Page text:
The ‘cultural lightning rod’ taking over at Supreme
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Tremaine Emory rearranges his Zoom screen before easing himself into his chair and yawning. The New Yorker has just flown in from London, where he’s been taking meetings in his new role as creative director of streetwear juggernaut Supreme, and will soon be on a plane again to LA. I’m expecting him to be exhausted. Instead, I receive a forensic unpicking of the serendipity, community and talent that took him from the stockroom of Marc Jacobs to being described as a “cultural lightning rod”.
“I was probably the first black kid in Jamaica, Queens, wearing Supreme in 1999,” says Emory, who is in his early forties. The founder of the cult clothing brand Denim Tears and one half of the nightlife and fashion duo No Vacancy Inn, he has already worked with several of his generation’s leading creatives, including the late Virgil Abloh and the former Kanye West, now known as Ye. “To become the creative director 25 years later…” he sighs. “It’s just a story for the ages.”
Emory grew up with “adventurous, intelligent” parents in Queens; he reels off Andy Warhol, James Baldwin and his family’s own video shop as early sources of inspiration. He chose a liberal-arts major at LaGuardia Community College but, keen to keep his loans down, also worked at FedEx. “I would go to school in the day, come home for like a couple of hours, eat, sleep, and then head to load the trucks all night.”
This capacity to work around the clock would serve him well. He dropped out of college and moved into retail, which was a natural fit, although an early dispute with an employer about his hair first left him keen to stay behind the scenes (“I guess, in hindsight, I was kind of scarred”). Joining Marc Jacobs was a much happier experience: he started as a “stock boy” in 2006, eventually graduating to sales associate in 2010. After moving to London, he started hosting club nights alongside his creative partner, Acyde, with whom he runs No Vacancy Inn. It’s there that Emory would cultivate the network he would become famous for, with Abloh, future creative director of Off-White and Louis Vuitton, bringing Frank Ocean along for a nightcap, or the then-West coming by to play a demo of his album Yeezus. Later, Emory would serve as creative consultant to Ye too. It all happened organically, he says. “Everything’s connected and nothing’s a plan. It’s about how you treat people, and your work ethic, and luck. And then mostly stuff that’s out of your control.”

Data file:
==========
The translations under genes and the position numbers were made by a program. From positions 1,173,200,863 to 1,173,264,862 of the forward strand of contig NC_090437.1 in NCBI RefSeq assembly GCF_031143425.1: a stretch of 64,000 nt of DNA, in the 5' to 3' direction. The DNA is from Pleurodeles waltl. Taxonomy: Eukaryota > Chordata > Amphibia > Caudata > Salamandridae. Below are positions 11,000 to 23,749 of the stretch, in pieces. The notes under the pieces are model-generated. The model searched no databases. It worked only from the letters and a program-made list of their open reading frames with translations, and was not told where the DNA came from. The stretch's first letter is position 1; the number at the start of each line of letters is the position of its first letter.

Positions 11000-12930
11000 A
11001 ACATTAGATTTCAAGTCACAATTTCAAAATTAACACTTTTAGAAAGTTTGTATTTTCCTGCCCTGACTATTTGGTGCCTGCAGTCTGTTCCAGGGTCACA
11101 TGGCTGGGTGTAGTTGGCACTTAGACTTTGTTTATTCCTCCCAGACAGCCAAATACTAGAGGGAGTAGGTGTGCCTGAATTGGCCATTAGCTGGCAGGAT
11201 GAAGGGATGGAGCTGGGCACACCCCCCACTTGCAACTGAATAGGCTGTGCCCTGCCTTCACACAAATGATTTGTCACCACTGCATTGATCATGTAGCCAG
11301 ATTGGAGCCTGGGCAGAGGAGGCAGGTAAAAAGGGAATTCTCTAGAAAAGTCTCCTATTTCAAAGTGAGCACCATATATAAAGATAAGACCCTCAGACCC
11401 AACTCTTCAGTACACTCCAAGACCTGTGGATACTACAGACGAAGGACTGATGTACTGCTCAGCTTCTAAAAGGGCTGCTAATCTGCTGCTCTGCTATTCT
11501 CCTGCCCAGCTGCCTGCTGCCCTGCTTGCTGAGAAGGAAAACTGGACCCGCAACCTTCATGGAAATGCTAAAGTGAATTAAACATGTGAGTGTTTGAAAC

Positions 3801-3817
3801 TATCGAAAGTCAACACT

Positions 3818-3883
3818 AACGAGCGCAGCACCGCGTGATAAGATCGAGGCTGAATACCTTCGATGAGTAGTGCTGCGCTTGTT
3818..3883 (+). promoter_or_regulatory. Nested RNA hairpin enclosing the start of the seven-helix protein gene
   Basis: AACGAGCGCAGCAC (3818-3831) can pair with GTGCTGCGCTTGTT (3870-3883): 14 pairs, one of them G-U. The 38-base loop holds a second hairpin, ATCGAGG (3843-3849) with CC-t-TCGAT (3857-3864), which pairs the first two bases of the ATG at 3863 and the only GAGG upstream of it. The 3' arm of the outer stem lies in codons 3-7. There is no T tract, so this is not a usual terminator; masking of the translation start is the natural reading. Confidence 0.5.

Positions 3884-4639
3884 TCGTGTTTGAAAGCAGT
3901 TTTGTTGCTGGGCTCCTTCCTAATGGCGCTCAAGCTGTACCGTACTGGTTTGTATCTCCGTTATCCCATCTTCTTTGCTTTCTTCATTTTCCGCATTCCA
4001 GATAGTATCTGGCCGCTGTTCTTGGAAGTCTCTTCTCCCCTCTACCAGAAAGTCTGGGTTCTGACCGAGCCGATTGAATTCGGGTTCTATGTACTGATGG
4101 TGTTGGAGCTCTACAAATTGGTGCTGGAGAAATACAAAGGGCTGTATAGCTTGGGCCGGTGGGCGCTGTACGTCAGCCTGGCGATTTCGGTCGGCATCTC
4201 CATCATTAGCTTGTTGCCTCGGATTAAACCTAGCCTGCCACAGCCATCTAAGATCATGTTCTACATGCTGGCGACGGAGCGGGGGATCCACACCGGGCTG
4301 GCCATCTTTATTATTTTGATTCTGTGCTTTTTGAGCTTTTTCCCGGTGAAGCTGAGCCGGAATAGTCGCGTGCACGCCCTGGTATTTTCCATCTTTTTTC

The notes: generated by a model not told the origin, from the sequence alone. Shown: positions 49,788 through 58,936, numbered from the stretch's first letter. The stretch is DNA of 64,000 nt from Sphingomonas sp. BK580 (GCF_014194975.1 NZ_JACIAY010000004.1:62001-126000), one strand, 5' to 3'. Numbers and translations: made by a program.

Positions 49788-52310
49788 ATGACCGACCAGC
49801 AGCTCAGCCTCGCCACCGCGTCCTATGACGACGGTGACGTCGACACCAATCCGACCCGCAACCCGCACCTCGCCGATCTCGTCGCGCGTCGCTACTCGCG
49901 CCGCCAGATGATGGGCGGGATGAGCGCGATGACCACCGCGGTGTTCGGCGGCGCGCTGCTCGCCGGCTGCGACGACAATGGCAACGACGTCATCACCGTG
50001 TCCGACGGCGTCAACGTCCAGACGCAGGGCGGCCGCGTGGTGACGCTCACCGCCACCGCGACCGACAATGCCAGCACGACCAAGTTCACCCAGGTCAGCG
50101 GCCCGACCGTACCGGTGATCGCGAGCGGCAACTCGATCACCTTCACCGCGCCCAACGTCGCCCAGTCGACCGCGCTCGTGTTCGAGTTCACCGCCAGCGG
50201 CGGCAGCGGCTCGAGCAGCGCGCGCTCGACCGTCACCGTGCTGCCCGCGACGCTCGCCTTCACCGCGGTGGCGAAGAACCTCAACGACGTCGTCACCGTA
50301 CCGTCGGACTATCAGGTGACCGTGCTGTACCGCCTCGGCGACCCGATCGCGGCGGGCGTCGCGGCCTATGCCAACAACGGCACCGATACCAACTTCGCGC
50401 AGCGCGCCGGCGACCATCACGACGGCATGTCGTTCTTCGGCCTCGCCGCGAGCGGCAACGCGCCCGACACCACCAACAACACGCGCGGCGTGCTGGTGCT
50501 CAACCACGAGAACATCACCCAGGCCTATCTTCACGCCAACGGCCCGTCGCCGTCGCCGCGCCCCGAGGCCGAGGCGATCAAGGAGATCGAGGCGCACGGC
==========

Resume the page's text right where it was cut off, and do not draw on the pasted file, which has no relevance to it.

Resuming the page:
Denim Tears started as a moniker based on an inside joke with Abloh and the music executive Caius Pawson – they were making fun of a pair of ripped jeans Emory had worn. From 2016, Emory would sell T-shirts and donate the proceeds to Maternal Health charity Every Mother Counts in memory of his own mother, who passed away in 2015. “I’d make a Denim Tears T-shirt with a picture of my mom, and sell her cake recipe that only my little brother knows.” The label has since developed a distinct USP: “I do all this art and iconography and symbols, and transfer them to menswear silhouettes to help tell the story of the African diaspora.”
The label’s inaugural pop-up launched in New York in 2019, to mark the 400-year anniversary of the first slaves brought to America on the White Lion slave ship. Subsequent projects have included a partnership with Levi’s, featuring cotton reef imagery on denim, Plantation hats and a documentary laying out the history of cotton and its entanglement with slavery; and a collaboration with Champion to celebrate the Alvin Ailey Dance Theater. Emory is clear that the new role at Supreme isn’t slowing down his ambitions for Denim Tears or No Vacancy Inn. “It’s no different than Virgil at Louis [Vuitton] and also doing Off White and other things,” he asserts. “I wouldn’t have taken the job if I wouldn’t be able to continue to do them.”
A few days later, I run into Emory in person at an event. We had spoken previously about role models, and he returns to the subject, mentioning Abloh, who died of cancer last autumn aged only 41. “He helped me out a lot,” says Emory. “But really, he helped me out most by the way he lived. I followed the path of his dignity, grace and intelligence.” Next, he says, he wants to “figure out how to harness the knowledge that I found both on my own and through my friends and family – my tribe.” As he moves along, Emory stops to hug and bump fists with adoring young fans. The tribe hasn’t finished growing yet.